Police are still on the hunt for a man suspected of killing his pregnant wife and stepsons with a machete while they slept in their Tbong Khmum province home.
The triple homicide is not an isolated incident – it is at least the seventh high-profile domestic murder so far this year. In this case, as in many others, commune authorities were aware of domestic violence taking place in the home but failed to respond adequately to prevent the killings.
Neighbours found the bodies of Khean Sok Lean, 43, and her sons on Sunday morning, hours after they were killed in Tmar Pich commune, in Tbong Khmum district, authorities said.
Sok Lean, at two months pregnant, was found slumped against the wall of her home, while her sons Thoeun Vannak, 17, and his younger brother Thoeun Theary, 11, were found lying in sleeping positions with their throats slit.
“We know that they were attacked with a long-blade machete. Their throats have been cut,” said James McCabe of the Child Protection Unit, an NGO that investigates crimes against children. “All received horrific injuries to the head and neck.”
Chraing Phou, Sok Lean’s husband, fled the scene, according to Prak Bunann, deputy provincial police chief. Bunann said he was liaising with police in Phou’s home province of Svay Rieng and was closing in on the location of the fugitive, which he declined to disclose late Monday.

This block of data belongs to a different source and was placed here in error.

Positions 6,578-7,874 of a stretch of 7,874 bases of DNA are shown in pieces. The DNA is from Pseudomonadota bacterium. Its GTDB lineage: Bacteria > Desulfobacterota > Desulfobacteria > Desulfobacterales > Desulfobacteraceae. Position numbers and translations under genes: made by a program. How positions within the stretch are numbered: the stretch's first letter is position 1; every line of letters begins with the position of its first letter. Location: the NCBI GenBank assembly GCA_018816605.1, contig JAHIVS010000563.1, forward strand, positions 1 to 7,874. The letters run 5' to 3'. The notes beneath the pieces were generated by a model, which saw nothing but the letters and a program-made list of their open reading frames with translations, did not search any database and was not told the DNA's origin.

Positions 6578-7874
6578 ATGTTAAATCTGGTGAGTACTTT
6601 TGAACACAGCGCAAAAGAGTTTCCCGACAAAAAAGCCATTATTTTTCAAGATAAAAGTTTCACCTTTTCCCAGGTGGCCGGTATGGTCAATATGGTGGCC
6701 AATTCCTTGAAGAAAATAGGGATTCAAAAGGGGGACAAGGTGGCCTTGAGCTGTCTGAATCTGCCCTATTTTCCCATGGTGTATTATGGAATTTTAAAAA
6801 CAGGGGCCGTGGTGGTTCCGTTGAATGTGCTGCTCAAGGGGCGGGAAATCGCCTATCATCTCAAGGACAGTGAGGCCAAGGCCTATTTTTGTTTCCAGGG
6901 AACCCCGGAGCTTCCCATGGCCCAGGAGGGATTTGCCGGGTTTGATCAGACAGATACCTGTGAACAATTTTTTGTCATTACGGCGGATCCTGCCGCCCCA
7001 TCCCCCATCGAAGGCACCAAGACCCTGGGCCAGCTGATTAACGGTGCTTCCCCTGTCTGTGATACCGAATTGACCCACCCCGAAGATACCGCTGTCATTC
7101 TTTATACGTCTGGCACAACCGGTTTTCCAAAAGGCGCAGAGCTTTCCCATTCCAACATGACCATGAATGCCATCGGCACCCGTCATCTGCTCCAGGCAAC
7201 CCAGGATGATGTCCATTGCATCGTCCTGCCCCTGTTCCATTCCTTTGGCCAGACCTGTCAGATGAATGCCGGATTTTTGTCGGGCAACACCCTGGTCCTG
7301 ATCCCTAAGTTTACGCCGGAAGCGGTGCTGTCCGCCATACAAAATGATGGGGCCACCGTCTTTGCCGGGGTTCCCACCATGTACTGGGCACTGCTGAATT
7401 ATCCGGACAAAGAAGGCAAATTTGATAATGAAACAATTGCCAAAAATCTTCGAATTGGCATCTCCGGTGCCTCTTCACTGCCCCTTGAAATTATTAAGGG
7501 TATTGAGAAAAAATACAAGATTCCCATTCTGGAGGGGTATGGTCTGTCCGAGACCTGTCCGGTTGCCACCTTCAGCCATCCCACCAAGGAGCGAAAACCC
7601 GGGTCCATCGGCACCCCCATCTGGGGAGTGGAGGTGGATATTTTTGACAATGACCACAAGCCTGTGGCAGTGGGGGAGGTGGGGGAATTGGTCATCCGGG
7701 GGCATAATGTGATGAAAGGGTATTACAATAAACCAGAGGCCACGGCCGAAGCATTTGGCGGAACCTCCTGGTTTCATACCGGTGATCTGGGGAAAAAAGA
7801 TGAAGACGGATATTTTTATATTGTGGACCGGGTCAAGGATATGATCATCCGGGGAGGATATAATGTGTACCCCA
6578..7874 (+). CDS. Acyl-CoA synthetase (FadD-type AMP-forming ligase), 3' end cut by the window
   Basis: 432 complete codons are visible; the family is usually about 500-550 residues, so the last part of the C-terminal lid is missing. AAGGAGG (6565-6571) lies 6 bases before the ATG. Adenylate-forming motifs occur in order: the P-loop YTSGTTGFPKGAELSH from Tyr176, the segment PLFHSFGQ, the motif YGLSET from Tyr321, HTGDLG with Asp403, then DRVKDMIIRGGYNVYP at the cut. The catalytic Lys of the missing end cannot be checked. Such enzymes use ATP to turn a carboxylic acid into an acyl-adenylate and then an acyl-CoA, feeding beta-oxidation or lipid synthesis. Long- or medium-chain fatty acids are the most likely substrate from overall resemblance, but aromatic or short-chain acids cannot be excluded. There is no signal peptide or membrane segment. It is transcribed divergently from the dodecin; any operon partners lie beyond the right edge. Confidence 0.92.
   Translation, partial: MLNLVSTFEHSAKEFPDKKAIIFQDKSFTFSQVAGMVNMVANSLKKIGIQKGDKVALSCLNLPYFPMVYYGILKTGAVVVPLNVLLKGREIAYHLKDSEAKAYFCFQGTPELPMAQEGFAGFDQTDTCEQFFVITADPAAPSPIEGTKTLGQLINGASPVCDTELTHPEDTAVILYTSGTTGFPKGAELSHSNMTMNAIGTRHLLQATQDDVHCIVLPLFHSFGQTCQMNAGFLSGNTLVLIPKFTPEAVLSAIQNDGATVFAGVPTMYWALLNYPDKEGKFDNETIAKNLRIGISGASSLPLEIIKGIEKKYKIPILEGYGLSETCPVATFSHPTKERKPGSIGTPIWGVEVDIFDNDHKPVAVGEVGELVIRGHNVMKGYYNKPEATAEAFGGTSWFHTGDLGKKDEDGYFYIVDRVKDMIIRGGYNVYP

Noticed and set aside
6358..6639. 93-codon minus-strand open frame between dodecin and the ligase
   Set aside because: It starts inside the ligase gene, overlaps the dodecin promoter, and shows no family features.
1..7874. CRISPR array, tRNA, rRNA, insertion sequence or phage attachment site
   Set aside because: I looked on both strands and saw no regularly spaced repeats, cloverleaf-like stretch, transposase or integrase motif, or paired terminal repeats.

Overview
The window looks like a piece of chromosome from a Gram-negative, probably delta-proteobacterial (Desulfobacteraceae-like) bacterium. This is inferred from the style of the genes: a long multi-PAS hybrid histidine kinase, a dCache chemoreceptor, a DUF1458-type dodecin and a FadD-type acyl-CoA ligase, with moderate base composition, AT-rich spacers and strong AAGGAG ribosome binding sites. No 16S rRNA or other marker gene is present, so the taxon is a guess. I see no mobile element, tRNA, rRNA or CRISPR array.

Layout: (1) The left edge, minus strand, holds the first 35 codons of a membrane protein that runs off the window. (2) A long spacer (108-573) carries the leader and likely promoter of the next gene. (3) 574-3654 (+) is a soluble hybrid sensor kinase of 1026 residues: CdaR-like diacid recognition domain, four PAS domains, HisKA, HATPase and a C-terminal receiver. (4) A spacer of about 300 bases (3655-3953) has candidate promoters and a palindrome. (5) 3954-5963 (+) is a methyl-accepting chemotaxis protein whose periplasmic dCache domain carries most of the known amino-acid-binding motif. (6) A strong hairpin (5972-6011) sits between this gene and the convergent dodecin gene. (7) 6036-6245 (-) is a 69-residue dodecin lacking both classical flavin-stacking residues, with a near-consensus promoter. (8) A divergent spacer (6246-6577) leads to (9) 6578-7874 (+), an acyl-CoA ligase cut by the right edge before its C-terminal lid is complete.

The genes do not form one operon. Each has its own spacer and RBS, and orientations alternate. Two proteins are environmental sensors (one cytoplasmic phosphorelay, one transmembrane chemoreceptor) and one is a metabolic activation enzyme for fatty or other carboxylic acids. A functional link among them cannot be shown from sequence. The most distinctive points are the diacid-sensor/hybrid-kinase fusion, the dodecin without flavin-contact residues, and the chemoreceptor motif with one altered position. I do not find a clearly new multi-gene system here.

Just last week Sok Lean had approached her local commune chief to ask for his intervention, accusing Phou of domestic violence and adultery.
Tmar Pich Commune Chief Tan Thea on Monday confirmed he had been called to deal with the dispute, adding that he was accompanied by commune police and that together they reached a compromise with Phou. They both declined to take legal action, claiming the case was “not serious”, despite Phou’s threatening behaviour – which ultimately proved to foreshadow Sok Lean’s death.
In a thumbprinted document, Phou promised to end the violence and to “stop sharpening his machete”.
“The suspect threatened her [and demanded she] abort the child,” Thea said. “He slapped or beat her a little. When I got there, I did not see any bruises on the face of the woman, so it is not serious.”
“We just only gave him a warning,” he added.Thea said Phou appeared “very intelligent” and “pretended” to understand the authorities’ warnings.
“I feel very sorry about this. I was deceived by that suspect cheating me,” he said.
Commune Police Chief Tim Neang confirmed Thea’s account.
The victim’s older sister, Khean Nim, 47, said the suspect “always felt angry” towards his wife.
“The man killed my sister. This is cruel [enough], but why did he also kill my nephews? The boys had no argument with him,” she said. “I hope the spirits of my sister and my nephews help the police to arrest that man.”
Gender and Development for Cambodia’s Ros Sopheap urged the authorities to place domestic violence victims in safe places before it is too late, and said authorities should not have taken the suspect at his word, as many repeat offenders promise to mend their ways.
“Cambodian society, and especially police, do not really care about domestic violence law,” she said. “If the knife does not cut your own fingers, you don’t know how much it hurts.”